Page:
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Stephen Sandy


Stephen Sandy was born on August 2, 1934, in Minneapolis, Minnesota. After serving in the Navy for a short time, he enrolled in Yale College in 1951 and graduated with a BA in English in 1955. In September 1957, he entered Harvard University, during which time he attended Robert Lowell’s poetry workshop at Boston University and studied with Archibald MacLeish. He earned his MA in 1959 and PhD in 1963. That same year, Sandy joined the Harvard University faculty as a full-time instructor in English. In 1967, Sandy started his yearlong tenure as a Fulbright lecturer at the University of Tokyo. Upon his return, he joined the English faculty at Brown University. The following year, he moved to Bennington, Vermont, where he taught at Bennington College.

Sandy is the author of eleven books of poetry, the most recent of which include Overlook (Louisiana State University Press, 2010), Netsuke Days (Shires Press, 2008), and Weathers Permitting (Louisiana State University Press, 2005).

Poet J. D. McClatchy writes, “Sandy’s poems have an infectious curiosity, a moral weight and witty balance. They speak from and to the heart.”

Sandy’s honors include fellowships from the MacDowell Colony, the Ingram Merrill Foundation, the Lannan Foundation, the National Endowment for the Arts, and Vermont Council on the Arts. In 2006, he was awarded an Academy Award in Literature from the American Academy of Arts and Letters. He died on November 7, 2016, in Bennington, Vermont.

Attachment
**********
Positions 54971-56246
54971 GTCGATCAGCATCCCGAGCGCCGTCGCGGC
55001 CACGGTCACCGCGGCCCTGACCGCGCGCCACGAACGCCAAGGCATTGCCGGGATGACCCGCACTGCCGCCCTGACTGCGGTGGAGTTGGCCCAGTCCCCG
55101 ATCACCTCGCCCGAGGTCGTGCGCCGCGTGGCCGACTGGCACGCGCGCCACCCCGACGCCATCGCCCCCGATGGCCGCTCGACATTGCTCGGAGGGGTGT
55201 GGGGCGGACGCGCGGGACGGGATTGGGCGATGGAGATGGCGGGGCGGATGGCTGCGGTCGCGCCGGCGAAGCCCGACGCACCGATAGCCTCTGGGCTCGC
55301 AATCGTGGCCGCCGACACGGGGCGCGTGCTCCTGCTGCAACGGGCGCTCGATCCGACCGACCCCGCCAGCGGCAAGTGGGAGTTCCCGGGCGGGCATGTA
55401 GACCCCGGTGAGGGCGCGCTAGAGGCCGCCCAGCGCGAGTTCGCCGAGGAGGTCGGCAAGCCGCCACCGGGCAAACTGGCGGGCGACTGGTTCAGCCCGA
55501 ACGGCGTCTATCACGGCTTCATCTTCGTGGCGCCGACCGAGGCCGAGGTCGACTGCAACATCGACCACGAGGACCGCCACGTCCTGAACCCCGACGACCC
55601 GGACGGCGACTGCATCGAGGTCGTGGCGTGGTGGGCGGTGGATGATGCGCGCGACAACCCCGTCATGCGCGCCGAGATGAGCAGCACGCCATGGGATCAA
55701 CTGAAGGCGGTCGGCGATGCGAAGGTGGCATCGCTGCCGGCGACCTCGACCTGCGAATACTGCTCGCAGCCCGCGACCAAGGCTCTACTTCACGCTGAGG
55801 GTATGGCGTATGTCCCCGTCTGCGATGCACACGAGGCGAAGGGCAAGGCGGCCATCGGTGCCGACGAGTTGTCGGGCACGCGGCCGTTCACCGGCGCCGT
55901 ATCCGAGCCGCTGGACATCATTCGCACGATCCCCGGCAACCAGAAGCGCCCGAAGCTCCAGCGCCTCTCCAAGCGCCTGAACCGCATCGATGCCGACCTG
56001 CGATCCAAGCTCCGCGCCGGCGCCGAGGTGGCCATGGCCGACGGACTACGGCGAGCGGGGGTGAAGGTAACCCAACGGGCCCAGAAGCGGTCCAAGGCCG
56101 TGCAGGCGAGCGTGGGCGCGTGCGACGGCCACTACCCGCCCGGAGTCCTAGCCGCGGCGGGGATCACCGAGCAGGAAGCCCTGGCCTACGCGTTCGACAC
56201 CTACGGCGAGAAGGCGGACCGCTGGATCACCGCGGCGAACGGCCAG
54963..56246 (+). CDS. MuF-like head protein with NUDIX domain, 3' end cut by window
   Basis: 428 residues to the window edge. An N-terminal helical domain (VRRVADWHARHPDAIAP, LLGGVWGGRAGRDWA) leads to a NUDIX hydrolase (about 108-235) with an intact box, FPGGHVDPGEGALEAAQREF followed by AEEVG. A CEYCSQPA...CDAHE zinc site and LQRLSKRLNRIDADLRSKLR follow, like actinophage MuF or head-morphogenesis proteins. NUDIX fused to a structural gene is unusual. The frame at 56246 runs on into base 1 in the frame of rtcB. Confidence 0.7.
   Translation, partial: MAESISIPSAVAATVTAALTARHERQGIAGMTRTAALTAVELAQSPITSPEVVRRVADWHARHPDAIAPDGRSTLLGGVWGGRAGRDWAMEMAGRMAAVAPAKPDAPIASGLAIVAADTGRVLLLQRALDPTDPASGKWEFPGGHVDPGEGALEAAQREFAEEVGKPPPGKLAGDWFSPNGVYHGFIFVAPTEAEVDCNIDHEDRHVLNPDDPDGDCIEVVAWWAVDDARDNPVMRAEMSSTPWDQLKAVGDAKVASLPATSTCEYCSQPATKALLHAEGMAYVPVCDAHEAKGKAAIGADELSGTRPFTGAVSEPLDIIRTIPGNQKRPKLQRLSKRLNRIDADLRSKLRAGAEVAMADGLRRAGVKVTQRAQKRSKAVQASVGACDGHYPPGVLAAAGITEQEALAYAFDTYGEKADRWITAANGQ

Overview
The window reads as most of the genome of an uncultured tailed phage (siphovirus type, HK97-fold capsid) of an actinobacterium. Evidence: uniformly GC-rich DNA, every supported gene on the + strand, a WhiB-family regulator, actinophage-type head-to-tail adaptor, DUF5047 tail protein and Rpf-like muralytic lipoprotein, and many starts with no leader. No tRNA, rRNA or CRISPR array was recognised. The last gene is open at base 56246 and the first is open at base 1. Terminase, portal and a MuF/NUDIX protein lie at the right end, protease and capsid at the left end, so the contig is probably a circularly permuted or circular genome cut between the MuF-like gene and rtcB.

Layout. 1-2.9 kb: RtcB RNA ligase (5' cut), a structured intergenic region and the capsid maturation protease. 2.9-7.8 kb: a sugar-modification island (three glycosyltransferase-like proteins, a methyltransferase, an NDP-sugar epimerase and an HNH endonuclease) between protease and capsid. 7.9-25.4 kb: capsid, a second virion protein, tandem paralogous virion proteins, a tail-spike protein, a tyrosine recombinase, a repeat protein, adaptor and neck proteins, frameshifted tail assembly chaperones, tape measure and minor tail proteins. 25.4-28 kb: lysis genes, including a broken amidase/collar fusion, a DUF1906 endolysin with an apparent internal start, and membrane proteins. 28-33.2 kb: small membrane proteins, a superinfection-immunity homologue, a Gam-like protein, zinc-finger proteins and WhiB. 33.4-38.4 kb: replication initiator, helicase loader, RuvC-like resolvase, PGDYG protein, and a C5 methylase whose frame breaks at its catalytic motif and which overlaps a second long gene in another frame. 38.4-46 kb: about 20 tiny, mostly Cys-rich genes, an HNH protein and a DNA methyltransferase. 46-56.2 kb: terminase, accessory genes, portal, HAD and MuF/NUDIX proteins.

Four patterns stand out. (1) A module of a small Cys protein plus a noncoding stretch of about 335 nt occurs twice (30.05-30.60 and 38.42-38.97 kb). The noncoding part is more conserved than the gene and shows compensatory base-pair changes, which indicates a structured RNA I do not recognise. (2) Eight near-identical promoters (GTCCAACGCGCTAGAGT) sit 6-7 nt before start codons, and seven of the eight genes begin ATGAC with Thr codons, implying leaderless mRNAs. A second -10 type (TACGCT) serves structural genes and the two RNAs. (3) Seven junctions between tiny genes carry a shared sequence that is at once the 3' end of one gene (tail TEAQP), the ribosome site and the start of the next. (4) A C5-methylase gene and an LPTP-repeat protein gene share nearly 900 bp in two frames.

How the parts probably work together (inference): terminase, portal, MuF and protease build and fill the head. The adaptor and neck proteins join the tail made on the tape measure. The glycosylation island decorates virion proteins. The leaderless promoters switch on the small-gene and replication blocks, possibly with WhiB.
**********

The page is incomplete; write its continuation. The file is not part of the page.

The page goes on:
Selected Bibliography


Overlook (Louisiana State University Press, 2010)
Netsuke Days (Shires Press, 2008)
Weathers Permitting (Louisiana State University Press, 2005)
Surface Impressions (Louisiana State University Press, 2002)
Black Box (Louisiana State University Press, 1999)
The Thread, New and Selected Poems (Louisiana State University Press, 1998)
Thanksgiving Over the Water (Alfred A. Knopf, 1992)
Man in the Open Air (Alfred A. Knopf, 1988)
Riding to Greylock (Alfred A. Knopf, 1983)
Roofs (Houghton Mifflin, 1971)
Stresses in the Peaceable Kingdom (Houghton Mifflin, 1967)


The Raveling of the Novel, Studies in Romantic Fiction from Walpole to Scott (Arno Press, 1980)

Stephen Sandy
Photo credit: Star Black

By This Poet


Parking Lot

Hard to believe the racket geese make, squabbling, 
holding a confab in the dark--pitch dark to him 
padding back to check the lights; yes, the windows 
are dark.
      But that honking down on the pond, like angry 
taxis, stops him: late geese on their way--he thinks-- 
homeward. But geese are home, wherever. A continent. 
Are acting without accomplices; no past
or future to know. That squawky banter is 
an irremediable thing.
                  He makes for his car, the office 
shut down. Now someone passes him. They know each other--
each speaks with mild surprise the other's name, 
no more. And heads his separate way across the dark.


Cretan farmers still press their olives. Swallow
retsina, tend their flocks. Our scholars know
—oracular computers tell them so—

it’s just as the Minoans did. Do we
know them then, the Minoans? Is their debris
ours too? Rather consider to what degree

warehouse palaces are dazzlements,
and through the dark mullions of romance
see for once that we see nothing, nothing. 

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